One of the most meaningful gifts I’ve ever been given was the Sabbatical that Houston Mennonite Church offered me this summer. At the core of my Sabbath from the rigors of daily ministry was reading and writing. I read countless articles, the New Testament, the Psalms and several prophetic books, some of Poe’s short stories, some great novels, and a ton for my writing project. My upcoming book, tentatively titled A Gospel-Formed Imagination: Seeing (& Joining) Who and How God is in the World, is about what Jesus’ gospel action looks like when it intersects with communities, churches, and neighborhoods.
Reading for this was a true joy and curiosity! Here’s my book reading list from the summer. The first book in each category is the one most meaningful to me.
Books about The Gospel: Who and How God is
This section was awesome, and complimented so well the several dozen books already read in prep for my writing. I can’t say enough about Randy Woodley’s capacity to help us re-image faith, Darrin Belousek’s detailed approach to atonement and its connection to shalom, or the shock I found in reading about two committed Christians who proved to be devastating Cold Warriors in Kinzer’s book. I’d recommend all of these, but particular these three.
Shalom and the Community of Creation: An Indigenous Vision, Randy Woodley.
Birmingham Revolution, Edward Gilbreath.
Peace, by Walter Brueggeman.
Atonement, Justice, and Peace: The Message of the Cross and the Mission of the Church, Darrin Belousek.
Just Spirituality, Elise Mae Canon.
Empire of the Summer Moon, S. C. Gwynne.
Slow Church, Jon Pattinson and Chris Smith.
The Brothers, Steven Kinzer. (Read more about this in my post here).
Surprised by Hope, NT Wright.
The Change of Conversion, Alan Kreider.
King Jesus Gospel, Scot McKnight.
Books about the Imagination:
This was one of the several surprising turns that my research and writing took for me. The more I delved into the “glorious splendor of God’s kingdom (Psalm 145)” the more I realized how much my imagination needed redeeming. These books helped to move me off center and get me hoping again.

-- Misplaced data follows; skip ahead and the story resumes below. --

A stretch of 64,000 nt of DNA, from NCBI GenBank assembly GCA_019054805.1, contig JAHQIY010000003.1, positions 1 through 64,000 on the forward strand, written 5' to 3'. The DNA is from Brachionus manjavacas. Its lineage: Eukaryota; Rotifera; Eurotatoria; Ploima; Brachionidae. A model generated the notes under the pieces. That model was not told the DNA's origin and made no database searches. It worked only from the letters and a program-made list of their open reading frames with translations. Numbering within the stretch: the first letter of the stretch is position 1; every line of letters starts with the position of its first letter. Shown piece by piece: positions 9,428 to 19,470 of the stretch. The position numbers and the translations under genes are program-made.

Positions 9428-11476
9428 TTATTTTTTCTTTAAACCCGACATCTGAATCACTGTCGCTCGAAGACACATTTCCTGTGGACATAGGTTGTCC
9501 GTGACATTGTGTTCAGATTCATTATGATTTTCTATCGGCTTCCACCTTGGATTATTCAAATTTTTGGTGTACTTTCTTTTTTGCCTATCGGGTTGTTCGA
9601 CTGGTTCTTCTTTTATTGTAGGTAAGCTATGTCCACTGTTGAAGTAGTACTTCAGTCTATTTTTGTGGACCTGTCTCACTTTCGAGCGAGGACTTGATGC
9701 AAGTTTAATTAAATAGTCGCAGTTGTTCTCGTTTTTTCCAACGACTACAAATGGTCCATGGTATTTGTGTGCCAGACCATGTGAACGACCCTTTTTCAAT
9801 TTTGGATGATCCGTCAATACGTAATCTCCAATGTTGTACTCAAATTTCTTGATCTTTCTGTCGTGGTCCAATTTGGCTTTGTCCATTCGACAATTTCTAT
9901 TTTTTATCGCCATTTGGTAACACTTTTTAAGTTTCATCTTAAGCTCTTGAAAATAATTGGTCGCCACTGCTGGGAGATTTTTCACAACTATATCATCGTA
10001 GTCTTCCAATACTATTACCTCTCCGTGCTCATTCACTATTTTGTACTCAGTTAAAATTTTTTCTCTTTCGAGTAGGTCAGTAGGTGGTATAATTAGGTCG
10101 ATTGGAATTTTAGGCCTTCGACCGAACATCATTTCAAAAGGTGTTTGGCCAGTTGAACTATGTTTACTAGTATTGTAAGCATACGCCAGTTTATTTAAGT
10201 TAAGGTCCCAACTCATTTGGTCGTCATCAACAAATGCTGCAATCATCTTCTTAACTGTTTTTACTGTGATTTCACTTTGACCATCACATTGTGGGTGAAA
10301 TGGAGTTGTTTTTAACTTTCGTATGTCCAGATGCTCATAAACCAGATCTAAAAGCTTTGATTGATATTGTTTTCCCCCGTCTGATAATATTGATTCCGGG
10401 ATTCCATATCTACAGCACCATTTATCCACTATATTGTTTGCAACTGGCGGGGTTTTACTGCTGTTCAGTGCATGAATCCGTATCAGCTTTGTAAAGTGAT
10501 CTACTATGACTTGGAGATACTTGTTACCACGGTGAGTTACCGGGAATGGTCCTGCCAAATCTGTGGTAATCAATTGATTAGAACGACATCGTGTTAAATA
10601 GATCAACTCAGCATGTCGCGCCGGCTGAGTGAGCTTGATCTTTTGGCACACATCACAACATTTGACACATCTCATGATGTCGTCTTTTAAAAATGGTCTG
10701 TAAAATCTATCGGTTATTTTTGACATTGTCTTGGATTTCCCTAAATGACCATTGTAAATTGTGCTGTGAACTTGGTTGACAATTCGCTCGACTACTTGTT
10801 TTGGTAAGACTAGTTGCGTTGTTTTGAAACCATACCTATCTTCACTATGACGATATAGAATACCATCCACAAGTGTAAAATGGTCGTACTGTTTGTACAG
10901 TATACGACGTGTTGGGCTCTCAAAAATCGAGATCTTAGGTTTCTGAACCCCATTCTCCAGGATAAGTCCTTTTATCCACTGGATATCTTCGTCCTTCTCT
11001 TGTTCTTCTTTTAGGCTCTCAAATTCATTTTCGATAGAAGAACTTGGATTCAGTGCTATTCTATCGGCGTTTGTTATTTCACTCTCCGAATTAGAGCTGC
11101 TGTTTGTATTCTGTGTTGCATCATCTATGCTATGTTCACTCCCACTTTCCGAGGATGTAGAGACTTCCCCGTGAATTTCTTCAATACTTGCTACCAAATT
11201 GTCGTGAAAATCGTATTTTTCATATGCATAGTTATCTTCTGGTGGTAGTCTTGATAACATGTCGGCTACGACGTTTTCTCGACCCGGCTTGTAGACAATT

Imagine, Jonah Lehrer.
I believe I’ll testify, Cleo Larue.
A Whole New Mind, Daniel Pink.
Your Creative Brain, Shelly Carson.
Creativity, Mihaly Csikszenmihalyi.
Detective Novels (And a book about detective novels!):
Another absolute surprise was discovering detective novels! I’d never read one in my life until a group of pastors and I decided we would explore together the theological qualities of the detective genre. This is the kind of project that suits me and brings out my pastoral nerdiness! Why just enjoy a book, when you can analyze it, debate the genre, dissect the implications of how it has changed, and try to understand what it’s rise and potential downfall says about our culture??? Robert Paul’s book is about detective murder mysteries, the rest are all novels. Louise Penny’s book is a psychology marvel, but I couldn’t stop entering the broken cultural landscape of Sweden and the Henning Mankell novels. For subversive fiction, I’d recommend his Kurt Wallender books highly.
What ever happened to Sherlock Holmes? Robert Paul.
The White Lioness, Henning Mankell.
The Fifth Woman, Henning Mankell.
Before the Frost, Henning Mankell.
The Man from Beijing, Henning Mankell.
The Ravens Eye (Sherlock Holmes Prequel for young adults).
Still Life, Louise Penny.
Red Means Run, Brad Smith.
These two are a return to old favorites. MaddAddam I wrote about already it was so good. And Percy’s creation of the “stethoscope of the soul” is brilliant comedy and scathing social critique. Love love love them both!
MaddAddam, Margaret Atwood.
Love in the Ruins, Walker Percy.